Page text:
“Our number one priority is company culture. Our whole belief is that if you get the culture right, most of the other stuff like delivering great customer service or building a long-term enduring brand will just happen naturally on its own.”
Tony Hsieh, zappos.com
Which matters more in a business: healthy culture or good systems? The fashion these days (think Zappos or WestJet) is to give the nod to culture.
Gerber's E-Myth on the other hand, suggests a good system is the same as a good business. Culture doesn't play much of a role.
The trouble is not with the answers, it is with the question. The question implies one can even exist without the other. They can't. In a thriving business, culture and systems support each other.
Not only is a successful and sustainable 21st century business impossible without great systems and a healthy culture, each is impossible without the other. You cannot create and sustain a great culture without great systems; you cannot execute great systems with 3-star consistency without a great culture.
Systems supporting a Great Performance in business have five features.
- They are consistent across the enterprise. They are driven by the mission and vision for the business, and they shape external behaviour (i.e. marketing) as much as internal behaviour (i.e. operations).
- They support profitability. Systems should demonstrably contribute to the profitability of the business. Those elements of the systems that can't show a clear role in supporting profitability, should at least not erode it.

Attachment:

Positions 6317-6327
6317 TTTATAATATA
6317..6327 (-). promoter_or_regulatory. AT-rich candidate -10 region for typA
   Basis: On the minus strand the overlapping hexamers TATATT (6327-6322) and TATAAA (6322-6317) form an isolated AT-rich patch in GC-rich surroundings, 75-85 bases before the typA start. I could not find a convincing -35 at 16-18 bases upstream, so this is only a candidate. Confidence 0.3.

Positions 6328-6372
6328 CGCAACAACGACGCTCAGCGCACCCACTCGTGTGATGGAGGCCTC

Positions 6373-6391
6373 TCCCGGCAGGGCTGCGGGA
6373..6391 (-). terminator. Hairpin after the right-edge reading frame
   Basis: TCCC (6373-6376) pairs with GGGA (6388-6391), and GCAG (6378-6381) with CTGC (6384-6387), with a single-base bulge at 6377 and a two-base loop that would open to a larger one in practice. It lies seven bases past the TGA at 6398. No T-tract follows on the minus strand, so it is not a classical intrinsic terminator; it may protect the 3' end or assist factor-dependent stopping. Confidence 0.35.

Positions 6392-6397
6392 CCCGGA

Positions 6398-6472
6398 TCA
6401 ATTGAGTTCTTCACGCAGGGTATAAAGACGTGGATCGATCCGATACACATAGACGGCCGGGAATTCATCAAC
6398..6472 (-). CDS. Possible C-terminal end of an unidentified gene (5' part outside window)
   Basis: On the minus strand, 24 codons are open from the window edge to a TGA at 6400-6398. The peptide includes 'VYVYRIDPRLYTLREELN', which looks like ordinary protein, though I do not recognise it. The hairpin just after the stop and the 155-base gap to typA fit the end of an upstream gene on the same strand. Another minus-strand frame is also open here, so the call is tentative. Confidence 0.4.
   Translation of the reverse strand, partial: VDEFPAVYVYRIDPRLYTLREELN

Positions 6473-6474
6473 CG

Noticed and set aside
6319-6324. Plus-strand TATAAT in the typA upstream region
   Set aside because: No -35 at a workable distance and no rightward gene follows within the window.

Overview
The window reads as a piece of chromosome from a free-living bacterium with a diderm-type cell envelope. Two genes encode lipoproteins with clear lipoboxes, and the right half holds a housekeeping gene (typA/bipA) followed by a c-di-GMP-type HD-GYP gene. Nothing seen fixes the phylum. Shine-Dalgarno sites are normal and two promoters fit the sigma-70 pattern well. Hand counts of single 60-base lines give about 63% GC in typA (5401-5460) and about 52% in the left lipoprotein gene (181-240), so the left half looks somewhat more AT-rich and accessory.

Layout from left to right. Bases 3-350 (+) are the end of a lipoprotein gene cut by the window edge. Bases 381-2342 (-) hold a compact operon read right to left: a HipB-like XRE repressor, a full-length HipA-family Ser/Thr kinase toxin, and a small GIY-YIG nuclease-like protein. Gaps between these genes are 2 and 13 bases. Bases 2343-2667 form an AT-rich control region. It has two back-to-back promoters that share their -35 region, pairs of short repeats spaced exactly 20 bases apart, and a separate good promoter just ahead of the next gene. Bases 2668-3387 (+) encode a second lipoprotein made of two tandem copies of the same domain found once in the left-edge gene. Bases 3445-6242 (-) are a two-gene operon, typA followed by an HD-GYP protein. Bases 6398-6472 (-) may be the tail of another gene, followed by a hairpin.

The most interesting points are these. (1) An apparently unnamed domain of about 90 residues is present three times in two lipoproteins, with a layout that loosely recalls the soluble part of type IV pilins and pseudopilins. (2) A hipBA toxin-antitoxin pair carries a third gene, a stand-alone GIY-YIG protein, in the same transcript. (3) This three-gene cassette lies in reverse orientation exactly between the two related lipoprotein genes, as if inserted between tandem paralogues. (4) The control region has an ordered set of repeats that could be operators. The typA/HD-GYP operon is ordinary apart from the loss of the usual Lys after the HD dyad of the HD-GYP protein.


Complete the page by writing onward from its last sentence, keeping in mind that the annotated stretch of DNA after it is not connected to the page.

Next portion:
- They support sustainability. This test is identical to that for profitability: systems should not just contribute to the sustainability of the enterprise, but meet triple bottom line tests of supporting social and environmental sustainability.
- They are documented. If it isn't in writing, it's not a system.
- They generate and sustain a healthy culture.
Cultures supporting a Great Performance in business have seven features.
- The culture is consistent across the enterprise. Walking the talk is valued. Hypocrisy and double standards are not tolerated. The values the organization claims as part of its external brand, are consistent with values held internally.
- They improve retention. Companies with superior cultures have better employee retention rates than competing businesses.
- They support the growth of "intrapreneurial" behaviour at every level of the organization. This means a greater emphasis on quality outcomes than specific process; an encouragement for taking creative risks; and a tolerance for mistakes arising from taking those risks.
- They support sustainability.
- They support profitability without compromising values. When the profit motive comes into conflict with values it triggers a review. The only acceptable outcome of that review is a restructuring such that neither profitability nor the ethical basis of the culture are compromised. This might mean a complete realignment of the business model.
- They are documented.
- They are the source of innovative, profitable, and sustainable systems.
Where Systems Intersect with Culture
Examples of where systems and processes intersect with culture include:
- Positive feedback systems
- Pay for performance systems (bonuses and profit sharing)
- Employee reviews
- Communication systems and technologies (including intranets, email policies, etc)
- Consistent and accessible policies and procedures (including up-to-date documentation, wikis, etc)
- Waste-minimization and efficiency programs
- The role of pilot programs, edge projects, and "skunkworks"
- Environmental stewardship
- New technology role-outs
- Ongoing cross-functional team reviews of overall performances
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